indicate that we are presently in, or very close to, the peak of an impact episode.
And here’s the bad news. According to their calculations, the Solar System will be passing through the galactic plane in the near future, and should see an increased risk of impact.
maybe the last race of humanoids got off earth before the last impact, and then when earth physically healed, they came back to a planet where the only species of animal that was as close a match to them was the ape. they inserted their own humanoid strands into the DNA of these primitive apes, and the evolution of man began. they have come back from time to time, and were considered god(s)....
Is there a genocidal countdown built into the motion of our solar system? Recent work at Cardiff University suggests that our system's orbit through the Milky Way encounters regular speedbumps - and by "speedbumps" we mean "potentially extinction-causing asteroids".
Professor William Napier and Dr Janaki Wickramasinghe have completed computer simulations of the motion of the Sun in our outer spiral-arm location in the Milky Way (image left of spiral arms).
These models reveal a regular oscillation through the central galactic plane, where the surrounding dust clouds are the densest. The solar system is a non-trivial object, so its gravitational effects set off a far-reaching planetoid-pinball machine which often ends with comets hurled into the intruding system.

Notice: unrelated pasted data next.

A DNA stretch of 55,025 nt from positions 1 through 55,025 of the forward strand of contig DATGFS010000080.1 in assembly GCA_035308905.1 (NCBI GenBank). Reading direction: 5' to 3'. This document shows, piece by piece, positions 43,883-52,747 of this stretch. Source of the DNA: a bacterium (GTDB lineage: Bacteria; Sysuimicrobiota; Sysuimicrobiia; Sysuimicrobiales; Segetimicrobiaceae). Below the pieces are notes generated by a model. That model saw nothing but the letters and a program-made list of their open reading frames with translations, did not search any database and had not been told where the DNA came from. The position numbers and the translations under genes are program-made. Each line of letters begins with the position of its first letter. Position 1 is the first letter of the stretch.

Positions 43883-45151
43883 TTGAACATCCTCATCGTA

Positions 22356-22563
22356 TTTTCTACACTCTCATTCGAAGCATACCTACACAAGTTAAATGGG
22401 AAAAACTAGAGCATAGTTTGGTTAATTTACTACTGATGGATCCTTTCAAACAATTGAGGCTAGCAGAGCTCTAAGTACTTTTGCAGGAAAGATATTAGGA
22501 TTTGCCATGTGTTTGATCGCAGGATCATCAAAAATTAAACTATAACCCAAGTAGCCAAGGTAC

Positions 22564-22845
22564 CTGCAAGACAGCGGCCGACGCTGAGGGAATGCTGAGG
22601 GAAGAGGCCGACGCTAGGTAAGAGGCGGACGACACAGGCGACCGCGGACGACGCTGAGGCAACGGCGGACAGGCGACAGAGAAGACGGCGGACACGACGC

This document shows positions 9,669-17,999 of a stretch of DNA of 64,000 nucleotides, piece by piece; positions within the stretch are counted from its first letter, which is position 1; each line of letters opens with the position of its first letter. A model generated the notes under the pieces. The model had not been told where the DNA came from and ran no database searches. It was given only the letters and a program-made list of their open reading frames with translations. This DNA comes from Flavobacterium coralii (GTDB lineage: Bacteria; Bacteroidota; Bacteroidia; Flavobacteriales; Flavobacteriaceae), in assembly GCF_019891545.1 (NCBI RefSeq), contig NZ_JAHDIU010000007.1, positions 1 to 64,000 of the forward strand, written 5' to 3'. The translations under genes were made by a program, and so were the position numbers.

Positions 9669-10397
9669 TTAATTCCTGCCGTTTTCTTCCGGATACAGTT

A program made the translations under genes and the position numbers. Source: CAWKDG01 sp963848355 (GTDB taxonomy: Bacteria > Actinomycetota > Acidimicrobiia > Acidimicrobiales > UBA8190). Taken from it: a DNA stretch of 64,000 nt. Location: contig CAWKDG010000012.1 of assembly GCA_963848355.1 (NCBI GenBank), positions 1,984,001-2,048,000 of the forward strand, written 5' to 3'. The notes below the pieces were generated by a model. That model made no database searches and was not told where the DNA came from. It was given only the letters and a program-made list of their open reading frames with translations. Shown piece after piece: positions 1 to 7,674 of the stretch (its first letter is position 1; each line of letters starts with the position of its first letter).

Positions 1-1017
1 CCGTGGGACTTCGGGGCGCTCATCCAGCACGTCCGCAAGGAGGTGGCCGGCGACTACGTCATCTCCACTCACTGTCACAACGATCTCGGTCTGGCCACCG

The sun is about 26,000 light-years from the center of the Milky Way Galaxy, which is about 80,000 to 120,000 light-years across (and less than 7,000 light-years thick). We are located on on one of its spiral arms, out towards the edge. It takes the sun -and our solar system- roughly 200-250 million years to orbit once around the Milky Way. In this orbit, we are traveling at a velocity of about 155 miles/sec (250 km/sec).
Many of the ricocheted rocks collide with planets on their way through our system, including Earth. Impact craters recorded worldwide show correlations with the ~37 million year-cycle of these journeys through the galactic plane - including the vast impact craters thought to have put an end to the dinosaurs two cycles ago.
Almost exactly two cycles ago, in fact. The figures show that we're very close to another danger zone, when the odds of asteroid impact on Earth go up by a factor of ten. Ten times a tiny chance might not seem like much, but when "Risk of Extinction" is on the table that single order of magnitude can look much more imposing. Worse, Bruce Willis will only be available to save us for another fifty years at most. But you have to remember that ten times a very small number is still a very small number - and Earth has been struck by thousands of asteroids without any exciting extinction events. A rock doesn't just have to hit us, it has to be large enough to survive the truly fearsome forces that cause most to burn up on re-entry.